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Originally Posted by ray0414 View Post
Slightly off topic but not completely...because everyone has been curious how Dolby Vision will pass through devices if at all..



Denon and Marantz has announced that some of their receivers are being updated for Dolby Vision and HLG. unfortunately, it is only their current models.





The D + M Group will publish selected for AV receivers and preamplifiers their brands Denon and Marantz, a firmware update that allows the devices, metadata according to the HDR specifications "Dolby Vision" and "HLG" (Hybrid Log Gamma ). However, this update is only available for the current Denon models AVR-X1300W, AVR-X2300W, AVR-X3300W, AVR-X4300H and AVR-X6300H as well as the current Marantz models NR1607, SR5011, SR6011, SR7011 and AV7703. In addition, D + M intends to make it available only at the end of 2017 or early 2018; Extensive tests are planned.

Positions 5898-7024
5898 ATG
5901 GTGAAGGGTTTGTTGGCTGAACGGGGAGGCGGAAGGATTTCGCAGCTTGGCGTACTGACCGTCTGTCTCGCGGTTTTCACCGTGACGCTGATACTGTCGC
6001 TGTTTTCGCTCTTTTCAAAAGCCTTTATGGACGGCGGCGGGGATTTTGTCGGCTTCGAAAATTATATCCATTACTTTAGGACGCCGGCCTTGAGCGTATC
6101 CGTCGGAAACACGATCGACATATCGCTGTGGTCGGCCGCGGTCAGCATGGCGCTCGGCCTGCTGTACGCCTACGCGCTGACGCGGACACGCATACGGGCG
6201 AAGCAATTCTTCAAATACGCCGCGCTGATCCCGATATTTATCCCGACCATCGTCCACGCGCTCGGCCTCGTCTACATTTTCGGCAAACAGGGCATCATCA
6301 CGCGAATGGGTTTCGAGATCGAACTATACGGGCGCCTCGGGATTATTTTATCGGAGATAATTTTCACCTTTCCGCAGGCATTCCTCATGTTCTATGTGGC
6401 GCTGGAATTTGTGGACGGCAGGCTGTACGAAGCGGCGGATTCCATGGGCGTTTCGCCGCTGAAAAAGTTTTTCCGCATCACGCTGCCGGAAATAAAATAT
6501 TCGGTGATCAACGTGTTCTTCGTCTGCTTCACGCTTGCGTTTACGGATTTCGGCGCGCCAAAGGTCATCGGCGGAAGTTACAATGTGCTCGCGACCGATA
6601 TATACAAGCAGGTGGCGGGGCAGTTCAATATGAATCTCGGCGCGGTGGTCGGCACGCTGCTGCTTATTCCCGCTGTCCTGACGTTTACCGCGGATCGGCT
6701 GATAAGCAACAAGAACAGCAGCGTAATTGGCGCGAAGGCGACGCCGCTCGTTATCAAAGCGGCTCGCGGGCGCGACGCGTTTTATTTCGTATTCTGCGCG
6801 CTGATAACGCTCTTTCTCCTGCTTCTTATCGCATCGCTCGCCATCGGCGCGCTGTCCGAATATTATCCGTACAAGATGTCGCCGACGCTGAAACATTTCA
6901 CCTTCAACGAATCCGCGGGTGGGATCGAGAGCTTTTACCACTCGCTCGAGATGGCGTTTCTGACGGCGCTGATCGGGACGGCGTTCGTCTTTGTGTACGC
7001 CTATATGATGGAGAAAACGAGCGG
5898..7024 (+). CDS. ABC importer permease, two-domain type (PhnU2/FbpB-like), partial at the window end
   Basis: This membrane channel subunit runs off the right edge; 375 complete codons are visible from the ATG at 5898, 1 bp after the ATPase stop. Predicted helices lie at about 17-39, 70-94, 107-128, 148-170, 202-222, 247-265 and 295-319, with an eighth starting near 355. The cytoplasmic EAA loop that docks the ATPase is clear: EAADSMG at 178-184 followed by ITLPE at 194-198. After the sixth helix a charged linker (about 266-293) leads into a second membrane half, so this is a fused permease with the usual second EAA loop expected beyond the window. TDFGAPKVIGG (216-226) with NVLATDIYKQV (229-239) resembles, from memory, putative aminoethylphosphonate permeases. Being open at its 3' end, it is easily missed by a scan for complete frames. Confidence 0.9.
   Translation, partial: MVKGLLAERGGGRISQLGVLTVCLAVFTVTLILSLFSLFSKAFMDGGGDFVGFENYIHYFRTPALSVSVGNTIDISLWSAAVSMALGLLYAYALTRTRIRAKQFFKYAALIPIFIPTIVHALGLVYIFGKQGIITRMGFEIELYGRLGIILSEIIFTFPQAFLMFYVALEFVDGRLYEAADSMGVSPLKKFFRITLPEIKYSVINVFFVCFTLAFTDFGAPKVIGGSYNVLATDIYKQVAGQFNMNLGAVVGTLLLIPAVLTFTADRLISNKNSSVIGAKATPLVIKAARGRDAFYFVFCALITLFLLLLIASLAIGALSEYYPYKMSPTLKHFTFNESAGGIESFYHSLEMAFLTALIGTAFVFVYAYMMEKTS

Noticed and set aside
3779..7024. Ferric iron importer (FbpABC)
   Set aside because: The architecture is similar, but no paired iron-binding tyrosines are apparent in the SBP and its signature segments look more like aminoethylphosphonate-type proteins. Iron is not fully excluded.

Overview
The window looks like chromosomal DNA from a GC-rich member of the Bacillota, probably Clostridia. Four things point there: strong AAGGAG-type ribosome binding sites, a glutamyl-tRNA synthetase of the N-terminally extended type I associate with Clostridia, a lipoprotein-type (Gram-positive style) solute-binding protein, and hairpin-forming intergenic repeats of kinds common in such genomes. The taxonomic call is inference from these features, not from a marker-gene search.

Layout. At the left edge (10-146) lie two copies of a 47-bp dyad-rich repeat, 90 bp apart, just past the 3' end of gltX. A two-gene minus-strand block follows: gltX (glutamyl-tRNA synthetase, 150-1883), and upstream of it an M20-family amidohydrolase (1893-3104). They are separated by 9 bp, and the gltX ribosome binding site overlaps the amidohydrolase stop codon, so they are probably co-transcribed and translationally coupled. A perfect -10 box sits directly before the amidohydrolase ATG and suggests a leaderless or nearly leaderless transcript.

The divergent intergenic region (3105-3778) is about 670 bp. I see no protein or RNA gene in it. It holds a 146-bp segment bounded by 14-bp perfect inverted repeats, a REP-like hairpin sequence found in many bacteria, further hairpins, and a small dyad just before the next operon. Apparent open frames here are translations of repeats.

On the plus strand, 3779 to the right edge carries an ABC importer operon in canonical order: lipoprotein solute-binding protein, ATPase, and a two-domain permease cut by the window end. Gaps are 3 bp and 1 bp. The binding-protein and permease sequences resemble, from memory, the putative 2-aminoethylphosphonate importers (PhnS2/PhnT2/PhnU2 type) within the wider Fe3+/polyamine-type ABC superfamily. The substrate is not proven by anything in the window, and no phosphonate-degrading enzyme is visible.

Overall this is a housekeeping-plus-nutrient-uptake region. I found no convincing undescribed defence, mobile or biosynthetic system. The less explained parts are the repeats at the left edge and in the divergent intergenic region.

https://www.heise.de/newsticker/meld...e-3614979.html


That press release doesn't make a whole lot of sense to me. The fact that Dolby and the various pre-pro and AVR manufacturers have not mentioned anything about it prior to this makes me skeptical about what they are trying to say. I mean how could Onkyo, Yamaha, Emotiva and others be silent on this when we are about a month and a half away from projected DV disc releases? Especially odd considering they expect it to release late 2017 or early 2018. I remember their promises for DTS:X firmware updates that took about half a year longer to release than they said.

Though as someone mentioned before the dual hdmi output from most UHD players makes this not much of an issue but it would be nice to know it works. Guess we will wait and see what happens in the long run.
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post #12956 of 18906 Old 02-02-2017, 02:27 PM
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Saw it in IMAX with the dual laser projectors and it was legitimately good visually